No, hunt down your ancestors, then we’ll kill you when we’re done with you.
What a business model.
Darius in Red Faction: Armageddon had one of the most amusing, yet pointless, abilities I’ve ever seen in a game. The Nano-Forge, a device strapped to the heroes wrist, was designed to reverse any and all destruction done to the world around the character. Blow up a building, put it back together, blow up the path you need to get through, more nano-ducttape. It seemed as though Volition was saying “Here, go nuts. When you’re done checking out our decent destruction engine, put this place back, all nice and neat, and move on. Don’t leave a mess!”
No, when I blow shit up, I want it to lie there in smoldering ruins, telling the next person to come through and I was here, I am now gone, and I am CRABBY, damn it!
Ethan from Watch Dogs had probably the most amazing phone on Earth. The ability to literally hack anyone’s life, the entire city, cars, buildings, cameras, you name it. I spent hours just walking around in Watch Dogs, stealing bank accounts, trolling people on the street with fake phone calls and text messages, and blowing up various things like fire extinguishers and transformers just to watch people go nuts, then force a traffic light to change, adding to the mayhem.
Am I the only one who ponders the opportunities? I’d be doing all of that too, and then some! Even if there was no real benefit to it, just the thought of that much power in a cell phone boggles the mind. Ethan’s rap sheet had to be miles long with all the information gathered, money stolen, and property razed over the time he was in Chicago. The city should have collapsed under his crime spree.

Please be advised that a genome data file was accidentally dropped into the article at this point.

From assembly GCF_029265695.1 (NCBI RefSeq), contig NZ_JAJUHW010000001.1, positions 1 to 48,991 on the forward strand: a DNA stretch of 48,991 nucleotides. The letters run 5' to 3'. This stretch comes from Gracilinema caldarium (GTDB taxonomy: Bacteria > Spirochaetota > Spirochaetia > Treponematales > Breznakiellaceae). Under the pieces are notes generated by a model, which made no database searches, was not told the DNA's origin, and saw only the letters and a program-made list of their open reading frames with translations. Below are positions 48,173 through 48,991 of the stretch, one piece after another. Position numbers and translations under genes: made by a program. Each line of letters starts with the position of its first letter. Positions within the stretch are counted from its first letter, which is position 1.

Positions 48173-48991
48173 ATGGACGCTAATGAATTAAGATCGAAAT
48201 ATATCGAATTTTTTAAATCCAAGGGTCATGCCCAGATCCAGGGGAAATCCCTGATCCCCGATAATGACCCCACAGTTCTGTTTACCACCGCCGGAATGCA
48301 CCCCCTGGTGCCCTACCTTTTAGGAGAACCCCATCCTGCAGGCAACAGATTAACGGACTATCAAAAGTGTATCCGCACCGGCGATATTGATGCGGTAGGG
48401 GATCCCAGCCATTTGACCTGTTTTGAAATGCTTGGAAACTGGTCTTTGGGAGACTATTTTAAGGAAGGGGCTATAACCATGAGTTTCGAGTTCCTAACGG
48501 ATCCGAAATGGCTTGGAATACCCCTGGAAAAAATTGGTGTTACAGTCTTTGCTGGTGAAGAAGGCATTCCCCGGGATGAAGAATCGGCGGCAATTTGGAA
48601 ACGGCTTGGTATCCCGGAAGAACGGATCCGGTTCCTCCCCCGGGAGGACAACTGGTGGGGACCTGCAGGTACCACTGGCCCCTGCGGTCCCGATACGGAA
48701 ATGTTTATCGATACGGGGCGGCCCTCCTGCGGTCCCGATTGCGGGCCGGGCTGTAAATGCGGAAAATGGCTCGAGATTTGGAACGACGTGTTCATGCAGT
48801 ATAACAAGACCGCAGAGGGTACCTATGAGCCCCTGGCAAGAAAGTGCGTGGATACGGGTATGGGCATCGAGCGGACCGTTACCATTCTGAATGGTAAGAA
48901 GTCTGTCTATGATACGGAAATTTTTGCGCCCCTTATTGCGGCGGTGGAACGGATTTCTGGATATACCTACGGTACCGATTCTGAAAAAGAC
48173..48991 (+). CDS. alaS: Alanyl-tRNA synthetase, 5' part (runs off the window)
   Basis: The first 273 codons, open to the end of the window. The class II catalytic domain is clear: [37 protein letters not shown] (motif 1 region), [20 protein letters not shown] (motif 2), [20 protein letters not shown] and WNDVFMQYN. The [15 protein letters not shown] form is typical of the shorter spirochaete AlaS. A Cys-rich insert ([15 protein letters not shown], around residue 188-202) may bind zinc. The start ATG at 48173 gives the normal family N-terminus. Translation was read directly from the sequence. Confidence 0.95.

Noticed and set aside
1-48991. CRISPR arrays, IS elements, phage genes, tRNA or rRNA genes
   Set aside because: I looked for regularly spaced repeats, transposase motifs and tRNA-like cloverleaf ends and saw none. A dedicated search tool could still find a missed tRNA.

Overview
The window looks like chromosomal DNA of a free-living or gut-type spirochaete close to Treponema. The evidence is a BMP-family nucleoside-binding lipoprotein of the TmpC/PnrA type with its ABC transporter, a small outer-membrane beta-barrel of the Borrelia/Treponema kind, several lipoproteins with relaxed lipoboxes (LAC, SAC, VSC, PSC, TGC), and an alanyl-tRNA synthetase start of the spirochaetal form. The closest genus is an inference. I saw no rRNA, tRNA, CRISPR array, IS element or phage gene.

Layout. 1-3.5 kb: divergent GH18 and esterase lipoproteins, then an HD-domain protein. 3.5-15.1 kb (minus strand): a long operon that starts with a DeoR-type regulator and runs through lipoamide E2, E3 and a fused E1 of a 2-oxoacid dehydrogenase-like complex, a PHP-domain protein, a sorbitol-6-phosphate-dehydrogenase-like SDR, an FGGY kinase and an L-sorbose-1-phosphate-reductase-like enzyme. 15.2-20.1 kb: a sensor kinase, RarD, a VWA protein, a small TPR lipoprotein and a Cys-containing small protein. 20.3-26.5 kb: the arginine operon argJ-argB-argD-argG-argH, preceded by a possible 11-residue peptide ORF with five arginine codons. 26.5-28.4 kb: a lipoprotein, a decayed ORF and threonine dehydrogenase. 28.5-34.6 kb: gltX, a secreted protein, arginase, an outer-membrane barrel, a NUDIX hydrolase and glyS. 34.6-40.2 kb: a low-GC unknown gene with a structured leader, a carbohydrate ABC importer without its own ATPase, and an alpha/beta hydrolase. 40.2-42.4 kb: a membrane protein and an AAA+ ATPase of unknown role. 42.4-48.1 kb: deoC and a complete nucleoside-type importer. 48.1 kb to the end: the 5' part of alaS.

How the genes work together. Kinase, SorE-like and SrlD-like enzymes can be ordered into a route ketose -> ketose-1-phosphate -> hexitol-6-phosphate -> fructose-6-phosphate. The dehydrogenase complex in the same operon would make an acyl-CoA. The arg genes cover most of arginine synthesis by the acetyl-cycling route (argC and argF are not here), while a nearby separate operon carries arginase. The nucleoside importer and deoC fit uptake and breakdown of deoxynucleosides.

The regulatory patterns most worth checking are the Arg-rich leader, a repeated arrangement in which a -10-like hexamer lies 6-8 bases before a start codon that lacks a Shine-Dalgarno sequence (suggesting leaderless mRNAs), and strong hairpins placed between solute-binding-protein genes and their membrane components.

And finally, let’s discuss that unfortunate soul who had to clean up all the messes in Viscera Cleanup Detail: Shadow Warrior. What a job.
“Hey Bobby, that ninja guy was through the museum last night. We need you to go in there and clean up after him. Nothing short of 100% perfect will be accepted.”
What a poor bastard Bobby, or whatever his name, was. Spending an entire night scrubbing down blood and guts from the walls, picking up body parts and tossing them in buckets, dropping everything into the world’s most incredible incinerator, destroying literally dozens of bodies in seconds, only to pop the door open again, waiting for the next deposit like some hungry infernal demon. A machine that instantly generated buckets of water from seemingly nowhere? Christ, why do I pay for water if I could have one of those?! Why haven’t we dispersed those to countries without clean, running water? Why are we still using this to clean up and blood and guts when we could be solving part of the world hunger crisis?
I realize it’s all a game, and none of this is really all that important. But it’s hysterical to think that while we do it in games and give it such little thought, the practical application of the things we’re doing is nothing short of gut-clenching-laughter-hilarious.